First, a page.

I had the weekend picked out; we had set aside the time for our 6 month anniversary and she was going to come down for dinner. I spent the 24 hours beforehand preparing. The ring, after a month in production in the fires of Mount Doom, was finally ready:
(Yeah, it’s awesome. Pretty ring for pretty girl, though there are no elvish characters in the engraving.)
I made a little jewelry box to hold the specimen:
(Notice the “oyster” top.)
(Notice the “chocolate chip cookie.”)
(Notice the… well you get the idea.)
I raced around Wilmington looking for ingredients for dinner, which included rack of lamb and fresh oysters (not easy to find!!!). My housemate James helped me clean and shuck the oysters as well as take pictures as I set up the ambiance:
And, of course, instead of a fancy violinist, I had my neighbor’s R&B & Gospel music all queued up and ready to go. (There was even Marvin Sapp’s Chrismas Card.)
She arrived as I finished up. We began eating through the meal and making light conversation. She had no clue, not even when I pulled out the oysters (grilled in fennel butter) and started re-telling and laughing at the first joke above (which she was well acquainted with!) She didn’t suspect anything when I mysteriously texted James to come down from his room (to take pictures), or even when I pretended to prepare him a plate of food while telling the second part of the joke (which she was also well acquainted with!)
In fact, the last thought running through her mind as a “single” woman was, “Why is Dave getting down on one knee?”
(That’s a burn mark on my knuckle from cooking. Hope you didn’t notice.)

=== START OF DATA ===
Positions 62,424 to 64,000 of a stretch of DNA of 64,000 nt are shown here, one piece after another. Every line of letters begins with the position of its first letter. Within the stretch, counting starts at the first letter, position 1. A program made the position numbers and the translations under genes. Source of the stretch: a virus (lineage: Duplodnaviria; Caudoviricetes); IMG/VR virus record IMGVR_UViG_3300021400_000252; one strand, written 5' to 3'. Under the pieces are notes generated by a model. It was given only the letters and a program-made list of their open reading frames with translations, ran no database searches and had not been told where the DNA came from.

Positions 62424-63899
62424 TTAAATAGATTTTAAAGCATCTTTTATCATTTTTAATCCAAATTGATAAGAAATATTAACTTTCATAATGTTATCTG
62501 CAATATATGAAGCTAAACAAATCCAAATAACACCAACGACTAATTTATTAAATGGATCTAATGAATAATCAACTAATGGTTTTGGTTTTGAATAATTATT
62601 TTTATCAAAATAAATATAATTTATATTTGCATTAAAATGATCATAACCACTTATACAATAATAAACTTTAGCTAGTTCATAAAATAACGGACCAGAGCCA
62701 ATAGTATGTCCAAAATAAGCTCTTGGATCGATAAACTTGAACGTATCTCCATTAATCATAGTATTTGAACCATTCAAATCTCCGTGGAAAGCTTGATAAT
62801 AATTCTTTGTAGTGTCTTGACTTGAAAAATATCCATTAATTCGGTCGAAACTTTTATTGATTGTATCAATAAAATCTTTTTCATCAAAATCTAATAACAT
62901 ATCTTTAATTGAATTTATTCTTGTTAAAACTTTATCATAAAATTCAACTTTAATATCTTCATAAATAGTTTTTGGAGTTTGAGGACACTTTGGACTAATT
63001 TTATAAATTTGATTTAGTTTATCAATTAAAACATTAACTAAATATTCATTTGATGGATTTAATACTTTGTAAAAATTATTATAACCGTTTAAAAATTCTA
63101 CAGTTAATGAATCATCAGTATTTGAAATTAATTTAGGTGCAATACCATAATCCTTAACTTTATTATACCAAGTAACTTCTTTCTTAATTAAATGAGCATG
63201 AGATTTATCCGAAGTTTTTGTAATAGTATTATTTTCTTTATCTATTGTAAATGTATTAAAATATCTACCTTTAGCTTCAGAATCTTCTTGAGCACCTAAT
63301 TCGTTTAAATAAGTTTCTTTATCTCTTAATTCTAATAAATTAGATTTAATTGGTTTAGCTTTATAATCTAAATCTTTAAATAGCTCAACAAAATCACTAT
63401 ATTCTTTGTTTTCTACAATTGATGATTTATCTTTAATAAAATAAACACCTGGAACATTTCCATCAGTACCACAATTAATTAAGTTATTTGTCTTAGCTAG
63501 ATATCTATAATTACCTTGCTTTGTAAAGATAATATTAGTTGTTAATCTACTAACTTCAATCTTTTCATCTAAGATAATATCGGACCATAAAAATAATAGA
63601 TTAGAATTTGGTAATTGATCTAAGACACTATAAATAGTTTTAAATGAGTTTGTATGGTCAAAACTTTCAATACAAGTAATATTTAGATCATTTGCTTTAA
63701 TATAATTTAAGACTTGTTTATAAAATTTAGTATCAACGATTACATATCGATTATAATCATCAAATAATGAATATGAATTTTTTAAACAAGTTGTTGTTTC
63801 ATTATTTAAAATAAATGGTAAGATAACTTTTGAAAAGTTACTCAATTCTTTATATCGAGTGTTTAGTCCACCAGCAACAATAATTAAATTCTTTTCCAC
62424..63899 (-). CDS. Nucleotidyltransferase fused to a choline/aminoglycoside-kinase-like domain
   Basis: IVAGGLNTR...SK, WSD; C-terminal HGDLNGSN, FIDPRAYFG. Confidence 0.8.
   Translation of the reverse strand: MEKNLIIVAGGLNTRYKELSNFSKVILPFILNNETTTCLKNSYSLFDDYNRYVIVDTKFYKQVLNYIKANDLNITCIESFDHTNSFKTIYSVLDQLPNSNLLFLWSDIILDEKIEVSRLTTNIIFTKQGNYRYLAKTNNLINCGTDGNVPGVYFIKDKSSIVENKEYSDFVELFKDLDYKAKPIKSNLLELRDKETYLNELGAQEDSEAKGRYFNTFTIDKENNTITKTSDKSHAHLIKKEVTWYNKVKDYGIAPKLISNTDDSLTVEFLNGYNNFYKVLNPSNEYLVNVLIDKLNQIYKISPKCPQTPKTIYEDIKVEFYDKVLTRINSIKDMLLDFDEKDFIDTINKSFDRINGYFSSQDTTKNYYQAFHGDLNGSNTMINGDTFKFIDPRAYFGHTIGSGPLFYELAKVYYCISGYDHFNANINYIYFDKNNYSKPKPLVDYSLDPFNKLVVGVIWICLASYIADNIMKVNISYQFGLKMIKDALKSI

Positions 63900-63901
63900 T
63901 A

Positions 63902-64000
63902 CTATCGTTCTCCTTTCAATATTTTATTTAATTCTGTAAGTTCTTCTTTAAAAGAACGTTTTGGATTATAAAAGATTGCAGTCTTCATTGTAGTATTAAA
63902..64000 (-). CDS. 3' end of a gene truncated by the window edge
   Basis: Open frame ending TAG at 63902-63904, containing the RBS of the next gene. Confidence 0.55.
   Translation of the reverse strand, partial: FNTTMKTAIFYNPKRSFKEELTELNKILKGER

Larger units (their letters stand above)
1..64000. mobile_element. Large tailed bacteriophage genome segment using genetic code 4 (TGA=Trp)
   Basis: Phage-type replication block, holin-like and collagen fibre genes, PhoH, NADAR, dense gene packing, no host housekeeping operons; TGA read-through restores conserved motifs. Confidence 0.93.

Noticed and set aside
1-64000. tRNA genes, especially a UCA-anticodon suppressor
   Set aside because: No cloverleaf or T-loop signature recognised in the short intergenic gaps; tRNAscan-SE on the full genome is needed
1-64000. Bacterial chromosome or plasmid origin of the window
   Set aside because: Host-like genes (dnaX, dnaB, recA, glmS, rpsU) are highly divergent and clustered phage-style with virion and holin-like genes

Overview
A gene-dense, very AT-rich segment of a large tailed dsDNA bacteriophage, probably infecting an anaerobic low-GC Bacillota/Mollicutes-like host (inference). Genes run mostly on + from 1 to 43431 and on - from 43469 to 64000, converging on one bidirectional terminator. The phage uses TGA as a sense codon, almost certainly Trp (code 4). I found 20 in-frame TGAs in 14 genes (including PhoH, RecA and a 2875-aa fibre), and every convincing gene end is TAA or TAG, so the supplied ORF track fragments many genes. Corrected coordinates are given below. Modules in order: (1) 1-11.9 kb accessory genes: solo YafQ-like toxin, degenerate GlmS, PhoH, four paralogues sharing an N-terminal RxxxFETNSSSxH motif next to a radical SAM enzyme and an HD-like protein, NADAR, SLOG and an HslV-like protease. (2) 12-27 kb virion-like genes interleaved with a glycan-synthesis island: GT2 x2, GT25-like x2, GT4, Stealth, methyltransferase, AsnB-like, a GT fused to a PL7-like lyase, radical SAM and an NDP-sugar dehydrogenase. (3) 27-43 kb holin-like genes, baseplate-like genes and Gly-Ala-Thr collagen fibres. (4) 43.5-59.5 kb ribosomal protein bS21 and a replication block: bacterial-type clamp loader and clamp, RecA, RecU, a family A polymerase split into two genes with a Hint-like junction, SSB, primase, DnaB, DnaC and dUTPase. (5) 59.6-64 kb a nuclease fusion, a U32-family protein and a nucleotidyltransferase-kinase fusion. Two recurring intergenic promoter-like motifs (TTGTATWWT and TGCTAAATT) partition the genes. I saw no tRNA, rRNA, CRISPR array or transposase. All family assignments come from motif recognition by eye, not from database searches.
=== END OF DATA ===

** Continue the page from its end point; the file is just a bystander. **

We prayed together in blessing and enjoyed a few final pictures:
And that, my friends, is the story of our engagement! Cheesy and corny, perhaps, but certainly food-filled and anything but cliché. Thanks for following along!
I will say that I pursued her, I allured her, and I loved her as best as I knew how (Hosea 2). Each of us have had our own heartaches and brokenness leading us to this moment, but Jesus Christ has been gloriously merciful in granting us this joy. It is under his inspiration that we live and breathe.
Even as I drove her through my neighborhood in the inner city of Wilmington afterwards, amidst police sirens and lights flashing in our broken streets, I wondered at the kind of life we would build together. It is true, there is so much in this world that threatens us with physical, spiritual, and relational harm. We have each witnessed, in our professional as well as personal lives, the devastating power of sin in communities, families, and individuals.
But we have also seen that God is both sovereign and good. However disheartening our surroundings become, we take heart for He has overcome the world. However complex and unsure our calling and circumstances seem, our injunction towards obedience remains sure:
He has told you, O man, what is good;
and what does the Lord require of you
but to do justice, and to love kindness,
and to walk humbly with your God? — Micah 6:8
By Him and for Him, we live and breathe.
Elisabeth M. & David C.